Carb Master (Fred Meyer/Kroger) Varied
Chobani Greek (0% fat) Plain
Chobani Greek Simply 100 Vanilla
Dannon Oikos Greek Plain
Dannon Oikos Triple Zero Vanilla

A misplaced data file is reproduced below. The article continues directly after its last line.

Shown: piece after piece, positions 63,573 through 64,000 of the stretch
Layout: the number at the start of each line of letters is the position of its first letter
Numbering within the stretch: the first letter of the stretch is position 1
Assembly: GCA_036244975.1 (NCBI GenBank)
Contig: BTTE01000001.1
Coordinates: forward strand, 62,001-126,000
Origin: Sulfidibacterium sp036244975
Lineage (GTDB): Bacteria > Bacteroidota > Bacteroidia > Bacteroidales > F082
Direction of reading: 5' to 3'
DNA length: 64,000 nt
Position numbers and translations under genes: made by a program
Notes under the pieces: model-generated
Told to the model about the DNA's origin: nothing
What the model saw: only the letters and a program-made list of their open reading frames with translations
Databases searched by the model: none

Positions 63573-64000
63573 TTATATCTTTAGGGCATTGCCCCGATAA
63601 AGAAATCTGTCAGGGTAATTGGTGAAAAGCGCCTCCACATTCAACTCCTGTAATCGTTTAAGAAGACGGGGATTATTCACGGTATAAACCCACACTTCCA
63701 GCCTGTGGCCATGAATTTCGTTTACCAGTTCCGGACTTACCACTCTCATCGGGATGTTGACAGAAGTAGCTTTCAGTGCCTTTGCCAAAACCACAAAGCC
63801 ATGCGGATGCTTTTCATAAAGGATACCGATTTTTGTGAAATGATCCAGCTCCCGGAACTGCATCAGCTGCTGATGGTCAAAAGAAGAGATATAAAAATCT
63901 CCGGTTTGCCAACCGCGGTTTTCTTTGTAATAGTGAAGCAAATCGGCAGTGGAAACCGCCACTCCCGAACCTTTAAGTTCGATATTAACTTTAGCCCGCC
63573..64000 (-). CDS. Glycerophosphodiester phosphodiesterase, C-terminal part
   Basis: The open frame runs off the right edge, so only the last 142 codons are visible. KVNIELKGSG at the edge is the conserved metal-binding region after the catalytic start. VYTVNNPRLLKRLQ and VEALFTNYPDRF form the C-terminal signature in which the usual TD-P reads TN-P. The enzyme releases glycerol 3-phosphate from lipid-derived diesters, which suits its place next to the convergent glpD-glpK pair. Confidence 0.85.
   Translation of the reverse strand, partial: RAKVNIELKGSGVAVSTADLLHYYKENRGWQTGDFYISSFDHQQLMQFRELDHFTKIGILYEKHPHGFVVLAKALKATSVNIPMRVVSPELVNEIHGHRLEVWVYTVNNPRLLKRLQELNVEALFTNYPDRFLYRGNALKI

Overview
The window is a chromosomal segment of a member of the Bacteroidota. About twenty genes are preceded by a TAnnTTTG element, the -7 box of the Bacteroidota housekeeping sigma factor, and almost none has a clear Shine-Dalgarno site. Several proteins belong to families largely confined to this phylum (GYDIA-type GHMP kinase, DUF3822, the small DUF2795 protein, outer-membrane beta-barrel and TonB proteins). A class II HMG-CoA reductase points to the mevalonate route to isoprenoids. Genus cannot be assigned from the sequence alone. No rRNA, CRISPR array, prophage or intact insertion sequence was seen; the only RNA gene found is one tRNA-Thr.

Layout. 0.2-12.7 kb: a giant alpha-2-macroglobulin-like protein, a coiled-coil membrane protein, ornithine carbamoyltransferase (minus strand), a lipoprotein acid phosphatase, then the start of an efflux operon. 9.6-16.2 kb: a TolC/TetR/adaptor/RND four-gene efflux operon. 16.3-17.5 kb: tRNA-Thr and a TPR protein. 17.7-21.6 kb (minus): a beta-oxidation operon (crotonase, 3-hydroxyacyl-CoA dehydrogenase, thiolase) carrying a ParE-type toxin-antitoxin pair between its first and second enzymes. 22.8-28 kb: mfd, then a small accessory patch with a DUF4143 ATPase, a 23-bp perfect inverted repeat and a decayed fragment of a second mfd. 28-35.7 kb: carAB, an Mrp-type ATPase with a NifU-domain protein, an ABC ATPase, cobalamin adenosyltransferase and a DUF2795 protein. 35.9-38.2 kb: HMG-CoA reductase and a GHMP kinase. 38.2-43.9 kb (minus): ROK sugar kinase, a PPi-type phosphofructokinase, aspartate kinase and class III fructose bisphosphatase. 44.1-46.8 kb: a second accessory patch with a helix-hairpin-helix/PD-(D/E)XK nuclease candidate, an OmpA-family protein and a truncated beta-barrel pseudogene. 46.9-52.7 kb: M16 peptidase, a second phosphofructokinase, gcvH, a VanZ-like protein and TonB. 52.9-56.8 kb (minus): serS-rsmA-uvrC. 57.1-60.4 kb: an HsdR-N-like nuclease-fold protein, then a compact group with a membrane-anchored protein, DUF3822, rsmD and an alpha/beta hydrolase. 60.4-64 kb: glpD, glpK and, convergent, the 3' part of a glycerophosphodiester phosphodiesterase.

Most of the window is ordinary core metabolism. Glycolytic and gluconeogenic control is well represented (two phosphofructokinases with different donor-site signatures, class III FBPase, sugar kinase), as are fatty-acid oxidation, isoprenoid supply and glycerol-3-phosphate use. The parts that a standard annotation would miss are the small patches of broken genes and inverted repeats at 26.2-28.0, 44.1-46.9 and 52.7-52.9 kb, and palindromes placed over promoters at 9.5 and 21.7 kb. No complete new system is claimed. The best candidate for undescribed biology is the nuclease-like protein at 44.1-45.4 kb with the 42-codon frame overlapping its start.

Dannon Light and Fit Greek Vanilla
Fage Greek (0% fat, 2%) Plain
100 (150)
18 (20)
7 (8)
Nancy’s greek
Siggi’s (0% or 4%, Whole Foods) Plain 120 (100)
23 (11)
6 (3)
Tillamook Greek Nonfat (or 2%) Plain
90 (113)
15 (10)
4 (3)
Wallaby (Whole Foods) Plain
Yoplait Greek 100 Vanilla